Some Burroughs Transistor Computers
Unisys History Newsletter.
Volume 3, Number 1
by George Gray
The Burroughs experience with transistor computers was in many respects parallel to that of Sperry Rand. At Burroughs too, early development of transistor computers for the military was not carried over in a timely manner into the large-scale commercial market, but the machine which emerged, the B5000, was a very innovative design. As was the case at Sperry Rand, Burroughs small computers kept the company in the computer business during the transition from vacuum tubes to transistors.
The Atlas Guidance Computer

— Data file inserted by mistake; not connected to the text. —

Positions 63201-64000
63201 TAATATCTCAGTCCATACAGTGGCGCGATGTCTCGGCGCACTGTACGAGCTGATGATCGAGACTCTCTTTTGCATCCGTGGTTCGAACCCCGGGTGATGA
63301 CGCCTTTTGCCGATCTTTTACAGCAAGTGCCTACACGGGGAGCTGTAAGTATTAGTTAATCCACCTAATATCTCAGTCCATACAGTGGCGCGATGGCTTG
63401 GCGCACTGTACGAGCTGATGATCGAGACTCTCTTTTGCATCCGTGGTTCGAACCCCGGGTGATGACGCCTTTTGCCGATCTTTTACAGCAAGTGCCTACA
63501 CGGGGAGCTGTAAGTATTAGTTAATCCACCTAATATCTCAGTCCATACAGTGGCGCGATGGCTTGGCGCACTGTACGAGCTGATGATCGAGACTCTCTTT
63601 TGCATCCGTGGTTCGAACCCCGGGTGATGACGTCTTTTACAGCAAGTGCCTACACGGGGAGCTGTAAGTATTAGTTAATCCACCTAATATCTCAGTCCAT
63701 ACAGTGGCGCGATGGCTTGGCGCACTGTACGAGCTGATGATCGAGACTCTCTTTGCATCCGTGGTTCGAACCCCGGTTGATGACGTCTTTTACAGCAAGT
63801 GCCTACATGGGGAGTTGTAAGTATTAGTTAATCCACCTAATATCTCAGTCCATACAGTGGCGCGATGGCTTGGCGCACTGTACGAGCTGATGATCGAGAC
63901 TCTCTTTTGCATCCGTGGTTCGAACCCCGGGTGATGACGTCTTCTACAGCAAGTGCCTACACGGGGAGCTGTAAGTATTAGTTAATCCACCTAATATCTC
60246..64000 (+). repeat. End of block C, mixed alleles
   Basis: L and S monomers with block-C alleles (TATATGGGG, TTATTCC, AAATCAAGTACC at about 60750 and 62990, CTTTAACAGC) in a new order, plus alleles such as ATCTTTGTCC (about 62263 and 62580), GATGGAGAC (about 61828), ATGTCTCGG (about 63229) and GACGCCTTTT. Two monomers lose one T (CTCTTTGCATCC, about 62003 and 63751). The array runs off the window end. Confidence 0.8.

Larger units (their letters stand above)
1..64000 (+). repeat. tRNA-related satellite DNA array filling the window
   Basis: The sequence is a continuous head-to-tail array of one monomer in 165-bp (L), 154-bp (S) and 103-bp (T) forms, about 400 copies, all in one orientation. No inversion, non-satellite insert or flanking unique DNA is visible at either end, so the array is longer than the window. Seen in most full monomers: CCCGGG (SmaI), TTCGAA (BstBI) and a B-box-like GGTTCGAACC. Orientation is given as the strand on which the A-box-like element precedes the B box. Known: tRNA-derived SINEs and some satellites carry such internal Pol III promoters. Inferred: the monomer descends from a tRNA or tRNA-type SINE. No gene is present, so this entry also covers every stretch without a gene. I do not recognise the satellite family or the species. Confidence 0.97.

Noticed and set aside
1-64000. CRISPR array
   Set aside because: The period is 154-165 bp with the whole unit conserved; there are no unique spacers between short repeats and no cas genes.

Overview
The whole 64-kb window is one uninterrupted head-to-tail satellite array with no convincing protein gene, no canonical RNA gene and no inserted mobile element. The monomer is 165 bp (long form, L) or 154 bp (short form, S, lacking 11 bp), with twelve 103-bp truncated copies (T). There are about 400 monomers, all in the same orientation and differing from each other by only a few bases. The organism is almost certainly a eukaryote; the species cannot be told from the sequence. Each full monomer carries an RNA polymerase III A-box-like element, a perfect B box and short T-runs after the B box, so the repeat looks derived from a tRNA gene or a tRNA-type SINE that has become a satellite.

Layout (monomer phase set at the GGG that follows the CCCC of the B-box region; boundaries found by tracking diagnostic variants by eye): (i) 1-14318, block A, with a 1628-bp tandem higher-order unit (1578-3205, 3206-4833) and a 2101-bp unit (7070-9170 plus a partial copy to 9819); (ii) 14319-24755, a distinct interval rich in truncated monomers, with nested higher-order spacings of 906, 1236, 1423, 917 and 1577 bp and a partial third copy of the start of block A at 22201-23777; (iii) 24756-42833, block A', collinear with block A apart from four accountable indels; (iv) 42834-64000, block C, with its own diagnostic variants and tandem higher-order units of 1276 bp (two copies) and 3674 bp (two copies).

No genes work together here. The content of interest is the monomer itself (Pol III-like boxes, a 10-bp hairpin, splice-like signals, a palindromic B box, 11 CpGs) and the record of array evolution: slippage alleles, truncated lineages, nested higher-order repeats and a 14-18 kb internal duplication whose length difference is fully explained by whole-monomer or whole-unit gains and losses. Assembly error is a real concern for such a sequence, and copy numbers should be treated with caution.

The Burroughs Great Valley Research Laboratory at Paoli outside Philadelphia had from its beginning been heavily involved in military projects. It developed the AN/FST-2 data transmitting set for the Air Force's extensive North America air defense system which was deployed during the 1950s. When the system was complete, 134 of these data communications devices had been installed. The Air Force also turned to Burroughs for a transistor ground guidance computer for the Atlas intercontinental ballistic missile (ICBM). It was officially designated the AN/GSQ-33, but was usually referred to as the Atlas computer. The design was done by Isaac L. Auerbach, a former employee of Eckert-Mauchly who had joined Burroughs in the late 1940s. Work on the project began in April 1955, but problems with the transistors supplied by Philco slowed things down. In a 1992 interview, Auerbach recalled: "We had a major problem there. Philco was going to provide the surface barrier transistors. One of the conditions in the contract was that they could not move the laboratory line where they were manufacturing these until their production line was up running and we approved the quality of the transistors coming off the production line. Philco, without talking to us, set up a production line, cut it over without going parallel, and we got a pile of junk coming in." The problems showed up in testing, and Auerbach called Philco: "Look guys, I don't care what you're planning to do. You set that lab line back up again and you run them on that line, and if you have to, you run the entire production line that we want on that line. I'm not whistling. Here's the project, here's the priority, don't screw around with this". (Oral history interview of Isaac L. Auerbach, October 2-3, 1992, conducted by Bruce H. Bruemmer ,OH 241, Charles Babbage Institute, University of Minnesota) Eventually the problems were worked out, and the first machine was installed at the Cape Canaveral missile range in June 1957. Although Atlas missile launches started in September 1957, test patterns were transmitted to the missile in place of actual guidance commands for the first four flights. The first computer-controlled launch was on July 19, 1958. The computer had separate memory areas for instructions (2048 18-bit words) and data (256 24-bit words). The instruction area was increased to 2816 words, beginning with the Model III version, which was first delivered in December 1958. The Atlas guidance computer had no facilities for developing programs, so they were written on the UDEC II, the Datatron, and the 220, using simulator software. Burroughs was still doing Atlas programming on the 220 in 1964. In all, 18 Atlas guidance computers were built at a total project cost of $37 million. The computer was very reliable, and no Atlas launch was ever aborted due to computer failure. During the later phases of the Atlas project, Burroughs also developed a computer used in the Polaris submarine-launched missile system.